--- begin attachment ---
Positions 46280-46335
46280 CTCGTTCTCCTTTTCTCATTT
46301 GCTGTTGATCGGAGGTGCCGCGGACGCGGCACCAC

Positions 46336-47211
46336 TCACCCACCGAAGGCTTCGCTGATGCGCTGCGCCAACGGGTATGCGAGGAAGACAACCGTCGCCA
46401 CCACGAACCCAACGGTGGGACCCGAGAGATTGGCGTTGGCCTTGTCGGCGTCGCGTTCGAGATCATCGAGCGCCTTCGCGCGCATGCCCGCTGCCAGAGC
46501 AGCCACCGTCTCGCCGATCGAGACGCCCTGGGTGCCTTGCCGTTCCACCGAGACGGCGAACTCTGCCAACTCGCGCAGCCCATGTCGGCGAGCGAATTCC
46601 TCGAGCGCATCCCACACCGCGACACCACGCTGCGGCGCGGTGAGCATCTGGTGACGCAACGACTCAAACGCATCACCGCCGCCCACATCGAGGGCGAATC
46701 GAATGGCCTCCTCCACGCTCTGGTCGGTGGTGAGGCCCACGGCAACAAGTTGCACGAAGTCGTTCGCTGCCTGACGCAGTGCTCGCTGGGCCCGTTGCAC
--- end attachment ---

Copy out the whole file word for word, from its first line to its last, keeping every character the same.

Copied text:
Positions 46280-46335
46280 CTCGTTCTCCTTTTCTCATTT
46301 GCTGTTGATCGGAGGTGCCGCGGACGCGGCACCAC

Positions 46336-47211
46336 TCACCCACCGAAGGCTTCGCTGATGCGCTGCGCCAACGGGTATGCGAGGAAGACAACCGTCGCCA
46401 CCACGAACCCAACGGTGGGACCCGAGAGATTGGCGTTGGCCTTGTCGGCGTCGCGTTCGAGATCATCGAGCGCCTTCGCGCGCATGCCCGCTGCCAGAGC
46501 AGCCACCGTCTCGCCGATCGAGACGCCCTGGGTGCCTTGCCGTTCCACCGAGACGGCGAACTCTGCCAACTCGCGCAGCCCATGTCGGCGAGCGAATTCC
46601 TCGAGCGCATCCCACACCGCGACACCACGCTGCGGCGCGGTGAGCATCTGGTGACGCAACGACTCAAACGCATCACCGCCGCCCACATCGAGGGCGAATC
46701 GAATGGCCTCCTCCACGCTCTGGTCGGTGGTGAGGCCCACGGCAACAAGTTGCACGAAGTCGTTCGCTGCCTGACGCAGTGCTCGCTGGGCCCGTTGCAC